It takes over an hour from Broome by four-wheel drive along a red dirt track on Western Australia’s Dampier Peninsula to reach the Sacred Heart Church in Beagle Bay.
The rich history of the Beagle Bay community is as fascinating as the landscape.
It is a small Indigenous community founded in 1890 by French Trappist monks, who had come to Australia to work and convert Aborigines to Catholicism. The Trappists established the first Catholic school in the Kimberley in 1892 teaching in French, one of the local languages, Nyul Nyul and Latin.
The Trappist monks only lasted 10 years in the isolated community and in their place arrived another Catholic order, the German Pallotine Brothers, and shortly afterwards a group of Irish nuns, the Sisters of St John of God.
The Sisters of St John of God dedicated themselves to teaching, nursing and caring for the Stolen Generation children brought to Beagle Bay under Government orders. They stayed and taught at the Sacred Heart School until the 1970s. Later, Sisters of St Joseph of the Apparition, Infant Jesus Sisters and Our Lady of the Mission Sisters taught in the school.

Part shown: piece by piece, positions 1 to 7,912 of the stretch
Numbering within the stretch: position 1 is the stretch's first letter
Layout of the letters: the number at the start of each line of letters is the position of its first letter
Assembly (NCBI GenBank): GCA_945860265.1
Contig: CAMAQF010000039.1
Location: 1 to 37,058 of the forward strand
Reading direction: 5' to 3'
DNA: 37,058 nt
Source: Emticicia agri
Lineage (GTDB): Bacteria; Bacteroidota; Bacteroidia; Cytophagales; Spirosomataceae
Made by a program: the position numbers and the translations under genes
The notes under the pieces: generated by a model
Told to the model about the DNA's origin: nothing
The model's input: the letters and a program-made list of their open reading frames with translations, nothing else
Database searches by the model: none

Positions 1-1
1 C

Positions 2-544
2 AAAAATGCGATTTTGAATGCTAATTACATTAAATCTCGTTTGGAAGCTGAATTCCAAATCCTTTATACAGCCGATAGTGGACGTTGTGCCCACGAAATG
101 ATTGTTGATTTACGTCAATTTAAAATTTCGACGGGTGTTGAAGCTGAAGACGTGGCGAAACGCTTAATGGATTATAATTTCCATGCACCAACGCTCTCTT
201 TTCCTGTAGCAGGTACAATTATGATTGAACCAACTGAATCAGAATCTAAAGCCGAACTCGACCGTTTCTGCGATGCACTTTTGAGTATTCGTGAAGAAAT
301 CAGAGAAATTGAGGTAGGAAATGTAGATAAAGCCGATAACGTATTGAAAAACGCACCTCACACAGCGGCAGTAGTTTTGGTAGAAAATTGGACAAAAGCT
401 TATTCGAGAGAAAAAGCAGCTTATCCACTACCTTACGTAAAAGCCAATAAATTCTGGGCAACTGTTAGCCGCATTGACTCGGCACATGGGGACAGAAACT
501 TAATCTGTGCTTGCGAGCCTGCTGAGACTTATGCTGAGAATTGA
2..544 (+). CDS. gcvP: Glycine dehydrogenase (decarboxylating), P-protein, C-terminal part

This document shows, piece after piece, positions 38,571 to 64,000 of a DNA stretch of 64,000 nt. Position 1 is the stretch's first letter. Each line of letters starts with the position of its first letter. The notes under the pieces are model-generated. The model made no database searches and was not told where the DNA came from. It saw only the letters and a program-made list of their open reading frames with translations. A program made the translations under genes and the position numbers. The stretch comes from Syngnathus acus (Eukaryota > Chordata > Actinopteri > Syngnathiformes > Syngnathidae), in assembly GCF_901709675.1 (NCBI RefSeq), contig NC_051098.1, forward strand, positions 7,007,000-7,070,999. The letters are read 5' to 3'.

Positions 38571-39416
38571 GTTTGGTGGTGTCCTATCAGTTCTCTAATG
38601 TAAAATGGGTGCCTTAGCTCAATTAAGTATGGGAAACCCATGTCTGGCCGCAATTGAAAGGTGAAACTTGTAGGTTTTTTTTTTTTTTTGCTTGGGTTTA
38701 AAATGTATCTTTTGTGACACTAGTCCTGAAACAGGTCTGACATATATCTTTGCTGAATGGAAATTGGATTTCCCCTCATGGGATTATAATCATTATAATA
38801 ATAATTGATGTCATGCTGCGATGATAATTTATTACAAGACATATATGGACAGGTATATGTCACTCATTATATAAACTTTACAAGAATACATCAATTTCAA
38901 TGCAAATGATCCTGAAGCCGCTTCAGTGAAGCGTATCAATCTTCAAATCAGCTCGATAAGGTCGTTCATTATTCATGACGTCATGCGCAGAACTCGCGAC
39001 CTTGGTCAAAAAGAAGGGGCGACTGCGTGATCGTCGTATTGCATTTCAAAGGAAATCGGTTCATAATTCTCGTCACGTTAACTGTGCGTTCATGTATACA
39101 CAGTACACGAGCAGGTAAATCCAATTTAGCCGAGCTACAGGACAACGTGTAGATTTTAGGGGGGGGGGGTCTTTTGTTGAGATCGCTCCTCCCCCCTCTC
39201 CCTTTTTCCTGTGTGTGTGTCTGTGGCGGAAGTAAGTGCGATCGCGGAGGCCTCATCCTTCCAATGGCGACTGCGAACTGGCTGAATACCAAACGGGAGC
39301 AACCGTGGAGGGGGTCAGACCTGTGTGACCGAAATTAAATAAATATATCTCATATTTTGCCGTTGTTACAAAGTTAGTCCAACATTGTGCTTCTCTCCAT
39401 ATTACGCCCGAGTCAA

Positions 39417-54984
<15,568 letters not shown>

The design of the Sacred Heart Church is an inspiring union of German and Aboriginal culture.
When World War I broke out in 1914, all Germans in the north-west corner of Australia were arrested and incarcerated at Beagle Bay.
They decided to build a durable church and based the design on a photograph of a country parish church in their homeland. Cyclones, white ants and bush fires had destroyed previous wooden churches built in the area. More than 90,000 bricks were fashioned by hand and fired. Mortar was made from the ashes of burnt shells.
Once the outside of the building was completed in 1917, a team of Aboriginal women decorated the interior with mother-of-pearl, cowrie, volute and olive snail shells, still a wonderful sight 100 years later.
Rev Father Hilary Rotich is the current parish priest at the Sacred Heart Church. Fr Rotich, together with Church Elders in Beagle Bay, has agreed that Sunday 12 August 2018 will be a day of significant celebration as the community of the faithful remembers and pays tribute to the opening of this sacred piece of architecture 100 years ago.